How did the largest expansion of unemployment benefits in U.S. history affect household behavior? Using anonymized bank account data covering millions of households, we provide new empirical evidence on the spending and job search responses to benefit changes during the pandemic and compare those responses to the predictions of benchmark structural models. We find that spending responds more than predicted, while job search responds an order of magnitude less than predicted.
In sharp contrast to normal times when spending falls after job loss, we show that when expanded benefits are available, spending of the unemployed actually rises after job loss. Using quasi-experimental research designs, we estimate a large marginal propensity to consume out of benefits. Notably, spending responses are large even for households who have built up substantial liquidity through prior receipt of expanded benefits. These large responses contrast with a theoretical prediction that spending responses should shrink with liquidity.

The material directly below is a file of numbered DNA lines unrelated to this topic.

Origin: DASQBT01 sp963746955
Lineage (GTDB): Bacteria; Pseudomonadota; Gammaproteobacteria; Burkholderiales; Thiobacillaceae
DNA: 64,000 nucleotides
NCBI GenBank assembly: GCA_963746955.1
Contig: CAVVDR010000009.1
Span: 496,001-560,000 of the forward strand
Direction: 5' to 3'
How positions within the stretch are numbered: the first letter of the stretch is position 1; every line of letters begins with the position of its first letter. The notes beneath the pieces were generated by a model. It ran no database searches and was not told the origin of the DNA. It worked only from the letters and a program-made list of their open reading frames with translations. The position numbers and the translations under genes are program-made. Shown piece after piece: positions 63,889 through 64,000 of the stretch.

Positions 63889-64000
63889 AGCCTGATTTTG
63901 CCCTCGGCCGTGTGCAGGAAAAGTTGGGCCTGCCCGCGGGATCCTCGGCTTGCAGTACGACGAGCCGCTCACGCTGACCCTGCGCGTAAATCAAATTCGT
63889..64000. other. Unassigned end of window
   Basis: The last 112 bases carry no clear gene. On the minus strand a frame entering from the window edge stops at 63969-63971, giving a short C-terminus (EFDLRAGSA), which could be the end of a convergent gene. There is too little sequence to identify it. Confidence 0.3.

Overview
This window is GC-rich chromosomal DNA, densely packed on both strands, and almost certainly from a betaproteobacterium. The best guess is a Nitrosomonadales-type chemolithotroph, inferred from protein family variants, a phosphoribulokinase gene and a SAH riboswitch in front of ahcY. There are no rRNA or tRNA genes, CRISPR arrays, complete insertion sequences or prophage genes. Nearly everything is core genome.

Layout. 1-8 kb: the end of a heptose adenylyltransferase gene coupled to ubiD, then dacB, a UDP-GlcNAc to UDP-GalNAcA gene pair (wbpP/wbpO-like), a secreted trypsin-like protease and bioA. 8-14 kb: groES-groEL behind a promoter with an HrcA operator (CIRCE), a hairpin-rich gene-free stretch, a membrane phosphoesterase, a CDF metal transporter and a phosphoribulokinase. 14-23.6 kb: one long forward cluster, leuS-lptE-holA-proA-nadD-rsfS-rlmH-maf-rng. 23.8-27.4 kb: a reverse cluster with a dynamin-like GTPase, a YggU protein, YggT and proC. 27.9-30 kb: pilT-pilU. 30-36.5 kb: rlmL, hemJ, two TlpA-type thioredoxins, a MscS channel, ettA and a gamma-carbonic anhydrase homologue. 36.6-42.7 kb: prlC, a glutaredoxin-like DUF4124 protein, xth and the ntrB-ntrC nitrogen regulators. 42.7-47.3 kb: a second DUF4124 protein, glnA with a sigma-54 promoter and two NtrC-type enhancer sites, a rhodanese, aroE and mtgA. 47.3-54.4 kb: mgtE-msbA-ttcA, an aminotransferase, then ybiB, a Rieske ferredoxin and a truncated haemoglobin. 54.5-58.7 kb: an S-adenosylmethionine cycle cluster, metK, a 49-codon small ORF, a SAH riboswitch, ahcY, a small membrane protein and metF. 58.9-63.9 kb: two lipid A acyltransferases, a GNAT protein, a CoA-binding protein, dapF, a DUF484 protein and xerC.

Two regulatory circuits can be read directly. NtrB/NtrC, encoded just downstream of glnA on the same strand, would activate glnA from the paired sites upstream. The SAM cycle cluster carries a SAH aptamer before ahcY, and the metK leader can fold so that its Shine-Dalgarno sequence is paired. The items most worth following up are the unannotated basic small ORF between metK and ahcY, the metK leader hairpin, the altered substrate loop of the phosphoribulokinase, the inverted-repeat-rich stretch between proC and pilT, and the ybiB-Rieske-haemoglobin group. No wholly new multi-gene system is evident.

Simple job search models predict a sharp decline in search in the wake of a substantial benefit expansion, followed by a sustained rebound when benefits expire. We instead find that the job-finding rate is quite stable. Moreover, we document that recall plays an important role in driving job-finding dynamics throughout the pandemic. A model extended to fit these key features of the data implies small job search distortions from expanded unemployment benefits.
Jointly, these spending and job finding facts suggest that benefit expansions during the pandemic were a more effective policy than predicted by standard structural models. Abstracting from general equilibrium effects, we find that overall spending was 2.0-2.6 percent higher and employment only 0.2-0.4 percent lower as a result of the benefit expansions.